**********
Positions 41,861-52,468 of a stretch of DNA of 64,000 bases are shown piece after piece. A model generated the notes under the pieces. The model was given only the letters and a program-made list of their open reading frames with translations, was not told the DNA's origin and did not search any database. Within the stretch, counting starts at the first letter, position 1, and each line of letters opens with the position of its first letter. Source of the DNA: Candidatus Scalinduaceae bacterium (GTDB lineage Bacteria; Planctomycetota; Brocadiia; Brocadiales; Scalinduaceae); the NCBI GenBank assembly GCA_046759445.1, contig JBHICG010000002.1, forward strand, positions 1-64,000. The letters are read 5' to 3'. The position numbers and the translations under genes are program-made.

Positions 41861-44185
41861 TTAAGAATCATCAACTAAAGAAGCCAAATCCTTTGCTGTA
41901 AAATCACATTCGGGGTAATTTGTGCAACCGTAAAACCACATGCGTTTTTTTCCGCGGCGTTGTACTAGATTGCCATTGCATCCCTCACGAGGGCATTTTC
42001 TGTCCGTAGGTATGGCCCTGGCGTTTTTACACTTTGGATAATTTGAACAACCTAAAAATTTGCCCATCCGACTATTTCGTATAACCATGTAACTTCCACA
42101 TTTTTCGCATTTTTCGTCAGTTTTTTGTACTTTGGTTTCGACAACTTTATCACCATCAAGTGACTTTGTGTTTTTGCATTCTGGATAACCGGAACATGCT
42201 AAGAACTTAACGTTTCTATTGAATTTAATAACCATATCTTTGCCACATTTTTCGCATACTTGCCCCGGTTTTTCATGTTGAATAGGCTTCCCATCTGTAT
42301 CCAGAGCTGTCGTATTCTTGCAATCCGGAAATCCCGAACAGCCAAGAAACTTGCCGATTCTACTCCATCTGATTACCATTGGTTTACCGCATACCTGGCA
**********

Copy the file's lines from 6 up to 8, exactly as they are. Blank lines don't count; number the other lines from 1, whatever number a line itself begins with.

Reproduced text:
42101 TTTTTCGCATTTTTCGTCAGTTTTTTGTACTTTGGTTTCGACAACTTTATCACCATCAAGTGACTTTGTGTTTTTGCATTCTGGATAACCGGAACATGCT
42201 AAGAACTTAACGTTTCTATTGAATTTAATAACCATATCTTTGCCACATTTTTCGCATACTTGCCCCGGTTTTTCATGTTGAATAGGCTTCCCATCTGTAT
42301 CCAGAGCTGTCGTATTCTTGCAATCCGGAAATCCCGAACAGCCAAGAAACTTGCCGATTCTACTCCATCTGATTACCATTGGTTTACCGCATACCTGGCA